Self-will

Isolation

Some of the most profound lessons in life can only be discovered face down in a proverbial ditch.  And that’s where I found myself about 25 years ago.  My career was crumbling. My family life was devastated. Whatever influence I had was waning quickly.  My dreams were being shattered.  I was a complete failure privately, and was about to be exposed as one publicly.  And for the moment, it was right where God wanted me to be.

There as life was crashing in all around me, I asked the Lord one of the most life-changing questions I could have asked, and He was gracious enough to give me an answer.

How did I wind up here?

The Lord showed me three things – three huge, blinding, colossal choices or habits that set me up for a trip to the ditch.  The first I’ve already covered here – I allowed myself to get discouraged in one area of my life, and soon discouragement spread like spiritual cancer.

Here is the second.  I read it on the 18th of the month – I know this because it was in Proverbs 18. But reading it was like reading a lab report on the condition of my heart.

A man who isolates himself seeks his own desire;
He rages against all wise judgment (Proverbs 18:1, NKJ)

At first blush it was obvious what that meant.  I was a pastor.  I was a public figure who made my living with words and relationships and eternal truths.  I was “on” 24/7, or so I thought.  So I gave every effort to play the part.  I smiled pastor smiles. I prayed pastor prayers.  I said pastor things.  And when people asked me how I was doing, I gave pastor replies.  “Good!” I would say, smiling.

I never told anybody otherwise.

I never shared what my biggest, most challenging obstacles were.  I never shared the depths of what my dreams were, either for myself or for the church.  I never told anybody I had gotten discouraged. I never asked for wisdom or help. I was a professional problem solver. I was supposed to be the solution to other people’s problems and the complete solution to my own… all the while presenting a front and leaving an impression that all was well.

The only way to pull all this off was to isolate myself.  I even had a name for it – I called it “transparency to a point.”  I would let people see and hear enough to believe I was being open and honest, but wouldn’t tell them too much.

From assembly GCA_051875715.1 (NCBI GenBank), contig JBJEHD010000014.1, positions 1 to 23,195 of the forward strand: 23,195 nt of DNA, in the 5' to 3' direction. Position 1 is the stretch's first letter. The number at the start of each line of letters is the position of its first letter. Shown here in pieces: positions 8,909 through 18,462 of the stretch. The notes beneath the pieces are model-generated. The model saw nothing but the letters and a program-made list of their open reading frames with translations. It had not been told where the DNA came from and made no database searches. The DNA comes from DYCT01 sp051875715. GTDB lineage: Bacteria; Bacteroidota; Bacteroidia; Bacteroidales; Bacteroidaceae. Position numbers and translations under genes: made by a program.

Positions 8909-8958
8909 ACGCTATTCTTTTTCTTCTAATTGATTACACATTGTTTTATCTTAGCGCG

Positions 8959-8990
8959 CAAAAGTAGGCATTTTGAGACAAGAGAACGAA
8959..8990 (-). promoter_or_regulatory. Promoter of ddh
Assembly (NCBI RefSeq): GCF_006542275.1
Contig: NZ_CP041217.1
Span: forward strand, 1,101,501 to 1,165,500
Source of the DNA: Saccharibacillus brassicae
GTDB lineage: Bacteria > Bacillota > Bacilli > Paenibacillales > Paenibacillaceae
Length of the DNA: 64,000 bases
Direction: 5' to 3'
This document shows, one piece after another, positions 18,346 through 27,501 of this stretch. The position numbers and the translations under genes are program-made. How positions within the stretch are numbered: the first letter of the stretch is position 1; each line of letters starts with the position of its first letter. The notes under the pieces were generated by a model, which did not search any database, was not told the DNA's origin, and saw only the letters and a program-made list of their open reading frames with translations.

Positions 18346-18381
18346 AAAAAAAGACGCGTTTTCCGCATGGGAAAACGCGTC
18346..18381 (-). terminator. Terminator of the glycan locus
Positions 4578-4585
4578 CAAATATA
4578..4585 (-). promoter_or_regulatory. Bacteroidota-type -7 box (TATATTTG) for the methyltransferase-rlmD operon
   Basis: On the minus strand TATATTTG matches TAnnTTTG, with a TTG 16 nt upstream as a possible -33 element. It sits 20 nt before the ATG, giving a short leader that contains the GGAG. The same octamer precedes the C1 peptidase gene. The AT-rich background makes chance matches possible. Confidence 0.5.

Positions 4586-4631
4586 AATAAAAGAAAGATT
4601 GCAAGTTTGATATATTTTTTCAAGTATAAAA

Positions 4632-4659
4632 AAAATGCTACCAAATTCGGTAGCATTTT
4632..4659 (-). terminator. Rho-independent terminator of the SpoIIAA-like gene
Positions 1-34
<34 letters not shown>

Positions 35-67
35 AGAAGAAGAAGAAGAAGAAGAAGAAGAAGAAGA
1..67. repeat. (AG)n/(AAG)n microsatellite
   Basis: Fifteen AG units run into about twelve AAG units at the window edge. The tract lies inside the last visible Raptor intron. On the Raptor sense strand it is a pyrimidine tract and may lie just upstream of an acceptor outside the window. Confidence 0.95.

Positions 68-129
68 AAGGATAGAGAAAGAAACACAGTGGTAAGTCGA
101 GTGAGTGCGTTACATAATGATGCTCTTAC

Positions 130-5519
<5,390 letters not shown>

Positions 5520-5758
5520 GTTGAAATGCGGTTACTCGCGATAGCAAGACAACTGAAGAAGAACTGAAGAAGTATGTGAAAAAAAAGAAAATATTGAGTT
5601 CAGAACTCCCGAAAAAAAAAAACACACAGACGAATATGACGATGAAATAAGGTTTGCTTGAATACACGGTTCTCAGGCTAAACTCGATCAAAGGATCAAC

Why?  Pride, for sure, but that’s the third answer to the question… more on that later.  Why isolate, then?  Because I didn’t want people advising me to do what I didn’t want to do.  I didn’t want to ask for anybody else’s help to succeed.  And I didn’t want to expose my life and work to somebody else’s opinion, wisdom, or direction.

In short, I isolated myself, and I was an idiot to do so.  I would caution you against the same mistake. [click to continue…]

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Couple looking serious

(A Conversation)

Stuck.

Stuck?

Yeah, that’s probably the best word for it.

As in, you’ve hit the ditch and can’t get out?

Maybe.  Or more like I get so far and every time I hit this wall I can’t ever seem to break through.

Maybe you don’t really want to break through.

What’s that supposed to mean?

Maybe you’d rather lose a thousand pounds than 20.

I don’t follow.

Isn’t it easier to lose one pound and gain it back, then repeat the process a thousand times, than losing 20 and keeping it off?

Okay now you’ve gone to meddling!  And yeah, maybe that’s true, but humor me.  Let’s assume I really want to lose the 20 pounds.  Or I really want to pray consistently.  Or I really want to stop feeling so insecure.

But you feel stuck?

I feel stuck.

Powerless to break free?

Yeah, that.

Tired of 1 John 1:9 being your life verse?

Yeah… Hey!  Wait a minute! Are we talking about me or you?

Well, let’s just say, to quote two former presidents, “Ah feel yur pain” because I’ve been “knee-deep in doo-doo” myself.

And what did you learn?

That I was a bad liar. [click to continue…]

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Christmas 2004.  I’m pretty sure it was the last time I made the trek to Deer Bluff.  Pictures were the thing this year, and one day Joel wanted to go to Deer Bluff to take some.  It was nice to be back there, this place near the family farm that has always captured my imagination.

At one point I was up on top of the bluff and Joel was down below taking pictures of the initials carved in the stone near the small cave.  Meandering through the volcanic rock and fallen branches, I tripped over a log and fell with a thud on my stomach and shoulder.  I also hit some sort of piece of wood, and cut a couple of plugs out of my fingers.

The fingers were the ugliest, but the shoulder was the greatest concern.  Lying there, I wondered if something had been broken.  Later, my biggest fear was that I had torn my rotator cuff.  Finally, a year later, the MRI showed I had shredded the tendons in my shoulder and yes, I would need surgery.

Awesome.  So that’s what a stumbling block is.  And I was right in the middle of a stumbling zone. [click to continue…]

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